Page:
UNITED NATIONS -- Some 1,500 pirates from Somalia have turned the Indian Ocean and the Gulf of Aden into perilous waters and created a mafia-driven economy in the northeast African country.
In a 56-page report to the Security Council, a U.N. envoy suggested new courts in Somali enclaves as well as in Tanzania along with the construction of jails. There was no immediate agreement but delegates, including US Ambassador Susan Rice, promised to consider the proposals by Jack Lang, a former French culture minister and now a special UN legal advisor on piracy.
"There is a race between the pirates and the rest of the world," Lang said. "These are 1,500 people who are defying the world."
The annual cost is estimated somewhere between $5 billion to $7 billion in captured vessels, local fishing fleets and tourism. In 2010, pirates hijacked a record 53 ships and 1,181 crew members, most of them off the Somalia coast, says the International Maritime Bureau in London. That's a 10 percent increase over 2009.
Piracy arose as a response by local fisherman to illegal fishing by foreign trawlers. Some have attributed an upsurge in to the 2004 tsunami that demolished Somali fishing fleets and washed ashore rusting containers of toxic waste from European vessels.
Bigger vessels and villas
But the lads who hijack foreign vessels are on the low end of the totem pole with their bosses forming a mafia-like operation, Lang told a news conference. The ransom money buys bigger and better vessels with sophisticated navigation and GPS equipment - and pays for villas, perhaps in Dubai or Kenya.
Somalia has been without a functioning central government since the 1991 ouster of dictator Mohamed Siad Barre, leading to a civil war that has still not subsided. Currently the internationally-recognized Transitional Federal Government controls a part of Mogadishu, the capital, while the Islamic Al Shabaab group (which says it wants close ties to Al Qaeda), controls swathes in southern and central Somalia.
Lang, in his report, said some pirates have relocated to areas controlled by Al Shabaab, suggesting "there are ad hoc agreements guaranteeing tranquility" in return for a portion of the ransom money. He said many of the piracy bosses were known and should be hunted down.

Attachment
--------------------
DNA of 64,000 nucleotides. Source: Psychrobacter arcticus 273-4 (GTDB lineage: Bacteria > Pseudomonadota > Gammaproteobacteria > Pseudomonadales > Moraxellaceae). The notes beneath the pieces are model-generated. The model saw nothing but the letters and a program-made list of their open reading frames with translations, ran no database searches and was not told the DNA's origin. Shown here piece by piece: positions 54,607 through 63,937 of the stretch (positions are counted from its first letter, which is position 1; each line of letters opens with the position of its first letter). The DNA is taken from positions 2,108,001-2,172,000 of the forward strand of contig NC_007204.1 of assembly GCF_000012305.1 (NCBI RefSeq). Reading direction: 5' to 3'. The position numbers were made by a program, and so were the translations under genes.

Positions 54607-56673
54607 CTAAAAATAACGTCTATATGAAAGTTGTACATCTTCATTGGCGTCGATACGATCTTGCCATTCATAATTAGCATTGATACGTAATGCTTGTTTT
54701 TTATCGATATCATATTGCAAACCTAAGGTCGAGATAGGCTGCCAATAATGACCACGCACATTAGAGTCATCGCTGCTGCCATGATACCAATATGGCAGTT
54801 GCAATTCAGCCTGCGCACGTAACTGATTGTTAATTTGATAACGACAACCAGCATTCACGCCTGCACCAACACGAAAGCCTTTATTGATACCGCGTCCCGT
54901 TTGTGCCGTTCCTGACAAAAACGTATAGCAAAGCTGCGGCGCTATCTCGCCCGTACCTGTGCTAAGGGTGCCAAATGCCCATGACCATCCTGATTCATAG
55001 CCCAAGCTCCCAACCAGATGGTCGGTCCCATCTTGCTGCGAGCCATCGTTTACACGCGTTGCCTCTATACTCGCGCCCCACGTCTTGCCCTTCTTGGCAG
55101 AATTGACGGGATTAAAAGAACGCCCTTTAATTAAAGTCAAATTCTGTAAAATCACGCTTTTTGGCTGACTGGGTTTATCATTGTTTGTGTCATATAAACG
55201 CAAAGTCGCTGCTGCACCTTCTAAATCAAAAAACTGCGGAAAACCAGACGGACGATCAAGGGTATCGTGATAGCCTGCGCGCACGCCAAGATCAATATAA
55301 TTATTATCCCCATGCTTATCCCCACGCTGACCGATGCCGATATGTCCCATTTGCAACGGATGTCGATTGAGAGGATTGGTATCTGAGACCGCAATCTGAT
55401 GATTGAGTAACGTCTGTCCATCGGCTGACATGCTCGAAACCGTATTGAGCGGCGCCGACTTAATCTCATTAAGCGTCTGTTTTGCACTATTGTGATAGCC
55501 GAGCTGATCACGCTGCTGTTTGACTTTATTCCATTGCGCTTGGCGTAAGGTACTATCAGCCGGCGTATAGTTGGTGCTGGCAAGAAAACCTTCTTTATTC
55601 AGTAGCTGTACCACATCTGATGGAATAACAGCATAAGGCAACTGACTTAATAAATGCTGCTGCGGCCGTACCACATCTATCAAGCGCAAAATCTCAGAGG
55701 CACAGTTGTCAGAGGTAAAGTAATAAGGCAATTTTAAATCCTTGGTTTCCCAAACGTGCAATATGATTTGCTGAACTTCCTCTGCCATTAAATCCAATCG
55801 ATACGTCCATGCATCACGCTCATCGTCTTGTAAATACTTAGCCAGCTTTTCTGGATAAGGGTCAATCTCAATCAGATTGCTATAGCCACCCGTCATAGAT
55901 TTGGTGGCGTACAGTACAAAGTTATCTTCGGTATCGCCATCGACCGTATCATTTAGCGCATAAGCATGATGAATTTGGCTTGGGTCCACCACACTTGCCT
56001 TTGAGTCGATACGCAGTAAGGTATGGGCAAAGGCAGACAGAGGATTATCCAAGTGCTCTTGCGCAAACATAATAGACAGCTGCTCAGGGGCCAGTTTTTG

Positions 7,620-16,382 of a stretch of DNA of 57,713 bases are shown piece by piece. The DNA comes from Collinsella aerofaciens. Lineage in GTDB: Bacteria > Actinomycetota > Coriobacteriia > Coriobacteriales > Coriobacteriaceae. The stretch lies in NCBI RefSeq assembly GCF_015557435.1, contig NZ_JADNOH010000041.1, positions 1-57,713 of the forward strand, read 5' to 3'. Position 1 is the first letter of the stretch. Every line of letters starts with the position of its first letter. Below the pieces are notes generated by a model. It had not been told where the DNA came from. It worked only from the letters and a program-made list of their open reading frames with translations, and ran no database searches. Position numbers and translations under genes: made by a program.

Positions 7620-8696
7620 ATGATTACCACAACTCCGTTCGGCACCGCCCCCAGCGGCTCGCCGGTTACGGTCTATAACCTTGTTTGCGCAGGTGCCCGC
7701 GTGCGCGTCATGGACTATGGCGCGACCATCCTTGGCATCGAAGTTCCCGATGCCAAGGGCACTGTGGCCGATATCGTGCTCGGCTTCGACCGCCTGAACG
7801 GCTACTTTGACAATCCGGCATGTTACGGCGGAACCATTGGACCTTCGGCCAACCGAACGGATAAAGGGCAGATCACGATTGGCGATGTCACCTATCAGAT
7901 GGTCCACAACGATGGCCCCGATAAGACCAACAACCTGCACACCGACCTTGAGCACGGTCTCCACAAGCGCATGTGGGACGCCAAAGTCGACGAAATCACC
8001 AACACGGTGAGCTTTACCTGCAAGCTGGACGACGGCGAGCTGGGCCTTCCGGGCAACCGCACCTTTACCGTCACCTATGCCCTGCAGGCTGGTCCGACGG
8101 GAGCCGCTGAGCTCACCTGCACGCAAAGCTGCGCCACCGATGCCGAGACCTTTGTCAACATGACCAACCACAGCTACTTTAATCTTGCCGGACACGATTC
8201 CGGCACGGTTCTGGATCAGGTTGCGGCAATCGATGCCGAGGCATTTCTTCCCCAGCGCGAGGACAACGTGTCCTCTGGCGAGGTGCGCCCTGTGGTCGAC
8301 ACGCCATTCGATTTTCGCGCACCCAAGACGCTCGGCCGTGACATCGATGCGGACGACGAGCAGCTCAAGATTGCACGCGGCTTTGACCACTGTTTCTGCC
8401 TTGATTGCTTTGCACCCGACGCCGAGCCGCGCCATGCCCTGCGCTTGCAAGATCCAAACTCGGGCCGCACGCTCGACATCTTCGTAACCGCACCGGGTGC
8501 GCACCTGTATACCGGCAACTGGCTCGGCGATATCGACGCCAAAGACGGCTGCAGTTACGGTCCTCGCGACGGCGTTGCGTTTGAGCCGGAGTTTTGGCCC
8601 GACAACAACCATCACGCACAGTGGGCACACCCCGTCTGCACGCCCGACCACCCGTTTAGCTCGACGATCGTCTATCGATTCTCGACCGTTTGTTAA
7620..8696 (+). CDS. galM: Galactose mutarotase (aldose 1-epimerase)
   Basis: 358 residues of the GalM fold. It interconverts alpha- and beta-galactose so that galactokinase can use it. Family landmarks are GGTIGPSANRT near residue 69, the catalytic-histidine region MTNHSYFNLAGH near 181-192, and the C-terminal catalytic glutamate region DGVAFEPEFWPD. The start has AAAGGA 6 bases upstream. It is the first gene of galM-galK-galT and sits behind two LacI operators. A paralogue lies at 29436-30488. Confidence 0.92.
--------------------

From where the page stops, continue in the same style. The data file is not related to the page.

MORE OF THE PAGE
All necessary means
The UN Security Council has authorized nations and regional organizations to enter Somalia's territorial waters and use "all necessary means" - including the deployment of naval vessels and military aircraft. They can also seize vessels, arms and equipment used for piracy. But it is not helping. Just this week pirates seized a German cargo ship, owned by Beluga Nomination in Bremen, along with 12 crew in the Indian Ocean. Add that to the 28 ships with more than 600 crew on board the pirates are holding.
Lang said the Somali population was increasingly dependent on piracy, finding it difficult to export camels or sheep to Gulf countries. So people are gradually relying on support from the pirates. "The risk of reaching a point of no return is emerging, with the creation of a veritable mafia, piracy-driven economy," he wrote.
Since most of the pirates are based in the autonomous Puntland region in northeastern Somalia, Lang proposed special courts and jails be established there as well as the neighboring breakaway region of Somaliland. Hundreds of suspects are already in jail there but in poor conditions. The cost would be $25 million over three years.
Another proposal was to set up a court in Arusha, Tanzania, the seat of a UN tribunal for perpetrators of the Rwanda genocide. But Tanzania has not greeted the proposal positively and Kenya, which has held Somalis captured by foreign navies, has declined to try any more, saying its legal system is overloaded.
Britain's UN deputy ambassador, Philip Parham, said Somali courts and prisons were "the best long-term solution." But he said but the Arusha court would be needed for Rwanda trials for "the foreseeable future."
India, which uses the waterways and has thwarted hijacking attempts, wants a tracking of the ransom money to different parts of the world and the prosecution of the "beneficiaries of the ransom money," its UN ambassador, Hardeep Singh Puri, told the Security Council.
What is clear is that there is no quick fix or romantic patches over one eye. But as long as a ransom is paid and impoverished Somalia is in shambles, combating piracy is a matter of hit and miss and depends on fire power of vessels or foreign navies rushing to their protection.
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